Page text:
Different Angle

Life Always Finds a Way
The war, of course, is not just the front. It touches all segments of life, pervades all relations, brings its own measures. It comes up on a poster, changes fashion, pokes love. Clearly, most stories have a tragic ending, only a few raise hope, some are small and intimate, some secret and forbidden, some grew to epic proportions, so people still talk about them

By: Dragana Barjaktarević

We are once again repeating what we have learned. Because World War I left one hundred years of all sorts of consequences. It struck both the small and the big. It entangled into everything life is about. Into everyday life. Led by that idea, the Museum of Ethnography curators organized an exhibition The Great War and Small Man and showed the war from the common people point of view. All that couldn’t be shown in the exhibition was told in a series of lectures – about fashion, love, propaganda…


How to dress during a war? ”When they asked me if I could say something about fashion during World War I, my first thought was – everyone was naked and barefoot! Then I came to the idea to show how important the war was for changing the way of dressing”, said Bojana Popović, MA, curator of the Museum of Applied Arts, at the beginning of her lecture The Great War, Dressing, Fashion.
In the eve of World War I, women were not engaged in physical activities. Clothes served for emphasizing their beauty or indicating their status, so rich ladies used to change their clothes up to ten times a day. The war changed all this. While men were at the battlefields, due to lack of labor force, women from all social classes had to become more active. They started working in factories, shops, in the fields; ladies from rich houses took over and managed the businesses of their husbands. The activities imposed by the war led to changes of the dress code. Women stopped wearing anything that fettered them in their work: luxurious clothes, long underskirts, corsets… The so-called war crinoline appeared. Skirts became shorter, to the ankles, and wider, because long and tight dresses were not practical for performing different activities. In accordance with the clothes, which became simpler, hairdos were simplified as well. Women most often wore buns or cut their hair short, so it wouldn’t interfere in their work, especially in case of nurses.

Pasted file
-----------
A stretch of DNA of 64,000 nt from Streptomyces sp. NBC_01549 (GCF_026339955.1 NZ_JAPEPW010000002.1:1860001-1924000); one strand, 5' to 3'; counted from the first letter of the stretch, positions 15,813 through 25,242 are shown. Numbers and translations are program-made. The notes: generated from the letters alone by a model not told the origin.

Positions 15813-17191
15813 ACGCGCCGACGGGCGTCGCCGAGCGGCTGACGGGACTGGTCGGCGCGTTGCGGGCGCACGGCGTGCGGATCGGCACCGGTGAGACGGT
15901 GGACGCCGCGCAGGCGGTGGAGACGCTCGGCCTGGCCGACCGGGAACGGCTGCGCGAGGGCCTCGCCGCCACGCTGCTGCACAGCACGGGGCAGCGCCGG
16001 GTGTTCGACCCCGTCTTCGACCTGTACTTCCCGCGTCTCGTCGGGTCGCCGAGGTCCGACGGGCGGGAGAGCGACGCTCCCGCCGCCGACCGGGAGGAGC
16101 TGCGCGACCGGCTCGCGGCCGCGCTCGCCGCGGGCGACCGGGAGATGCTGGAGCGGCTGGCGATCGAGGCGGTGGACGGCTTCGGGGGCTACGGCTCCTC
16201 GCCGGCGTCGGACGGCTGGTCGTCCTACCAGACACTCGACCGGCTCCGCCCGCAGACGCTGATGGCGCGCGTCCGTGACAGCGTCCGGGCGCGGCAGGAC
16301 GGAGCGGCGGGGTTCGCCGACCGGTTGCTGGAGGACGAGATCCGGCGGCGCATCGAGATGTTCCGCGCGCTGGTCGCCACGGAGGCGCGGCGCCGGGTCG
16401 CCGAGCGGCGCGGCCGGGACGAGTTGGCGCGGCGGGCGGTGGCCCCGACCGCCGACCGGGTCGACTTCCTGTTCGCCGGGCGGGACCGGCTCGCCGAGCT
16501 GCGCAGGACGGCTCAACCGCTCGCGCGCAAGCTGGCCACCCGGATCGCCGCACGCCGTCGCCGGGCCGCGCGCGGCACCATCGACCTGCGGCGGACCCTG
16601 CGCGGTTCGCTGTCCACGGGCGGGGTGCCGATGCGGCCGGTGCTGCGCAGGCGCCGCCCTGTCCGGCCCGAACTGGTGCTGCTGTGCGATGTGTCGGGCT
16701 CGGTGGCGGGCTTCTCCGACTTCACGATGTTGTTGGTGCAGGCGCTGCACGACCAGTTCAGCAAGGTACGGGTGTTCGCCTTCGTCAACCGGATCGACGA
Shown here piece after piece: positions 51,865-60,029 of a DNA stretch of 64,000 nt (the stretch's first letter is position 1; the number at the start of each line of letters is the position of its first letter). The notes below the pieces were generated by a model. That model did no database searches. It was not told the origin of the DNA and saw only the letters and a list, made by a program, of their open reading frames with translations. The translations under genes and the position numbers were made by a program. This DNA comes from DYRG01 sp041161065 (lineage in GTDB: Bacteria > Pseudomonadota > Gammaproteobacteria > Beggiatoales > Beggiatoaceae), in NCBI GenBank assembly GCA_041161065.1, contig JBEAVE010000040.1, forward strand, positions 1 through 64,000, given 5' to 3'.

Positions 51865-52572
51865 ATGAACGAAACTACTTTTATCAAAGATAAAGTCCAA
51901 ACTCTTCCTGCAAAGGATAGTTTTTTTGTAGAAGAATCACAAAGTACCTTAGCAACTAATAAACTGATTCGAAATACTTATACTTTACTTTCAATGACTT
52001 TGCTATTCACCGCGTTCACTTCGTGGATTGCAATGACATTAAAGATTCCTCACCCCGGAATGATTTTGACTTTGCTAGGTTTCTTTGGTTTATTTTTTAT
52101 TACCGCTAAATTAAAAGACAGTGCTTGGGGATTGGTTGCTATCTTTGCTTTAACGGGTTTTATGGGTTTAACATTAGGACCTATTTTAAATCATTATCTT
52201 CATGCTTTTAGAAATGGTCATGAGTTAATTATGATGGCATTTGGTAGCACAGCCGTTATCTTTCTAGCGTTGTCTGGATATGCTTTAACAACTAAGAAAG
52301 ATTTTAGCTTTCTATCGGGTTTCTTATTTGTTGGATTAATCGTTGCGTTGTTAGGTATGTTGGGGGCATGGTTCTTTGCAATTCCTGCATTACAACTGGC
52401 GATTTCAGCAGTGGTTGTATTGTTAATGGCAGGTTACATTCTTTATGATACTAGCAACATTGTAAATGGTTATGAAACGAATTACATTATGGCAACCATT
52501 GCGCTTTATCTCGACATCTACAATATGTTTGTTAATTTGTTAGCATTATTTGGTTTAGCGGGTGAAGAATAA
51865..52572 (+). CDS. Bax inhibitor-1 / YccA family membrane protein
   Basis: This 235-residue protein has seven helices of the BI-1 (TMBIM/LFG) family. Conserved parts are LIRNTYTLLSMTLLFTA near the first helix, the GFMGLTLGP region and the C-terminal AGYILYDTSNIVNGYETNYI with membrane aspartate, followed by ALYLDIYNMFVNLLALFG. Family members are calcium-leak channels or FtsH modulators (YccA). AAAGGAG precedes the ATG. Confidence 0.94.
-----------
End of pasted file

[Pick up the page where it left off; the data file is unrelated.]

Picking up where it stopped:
Although all this was logical, it still wasn’t entirely spontaneous. The war caused shortages of many things, but the press continued being published. Magazines introduced a new column – war and fashion. Even in the most difficult circumstances, they still paid attention to dressing. Thus a famous Viennese magazine of those times showed how chic it was to wear a uniform of a nurse or a woman employed in the army. When the British princess saw Flora Sandes wearing a male uniform, she sighed: ”I wish I could wear such clothes!” Clothes resembling uniforms became a matter of prestige in the streets of big cities and at humanitarian parties.
The Great War brought big changes in all segments. Fashion changed completely, brought women out of their decorative armors and placed them into comfortable and bold pieces of clothing. ”The war is long, but the skirt is short”, was the famous motto of self-confident women in 1916. Fashion changed, but, what’s more important, the consciousness and role of the XX century women slowly changed as well. The most impressive example of female independence and determination was Flora Sandes, the only female officer of the Serbian Army during World War I.


Perhaps that is why Professor Dr. Božica Mladenović decided to dedicate her lecture Love under the Shadow of the Great War to the love born in the Iron Regiment between Flora and Janaćko Jović.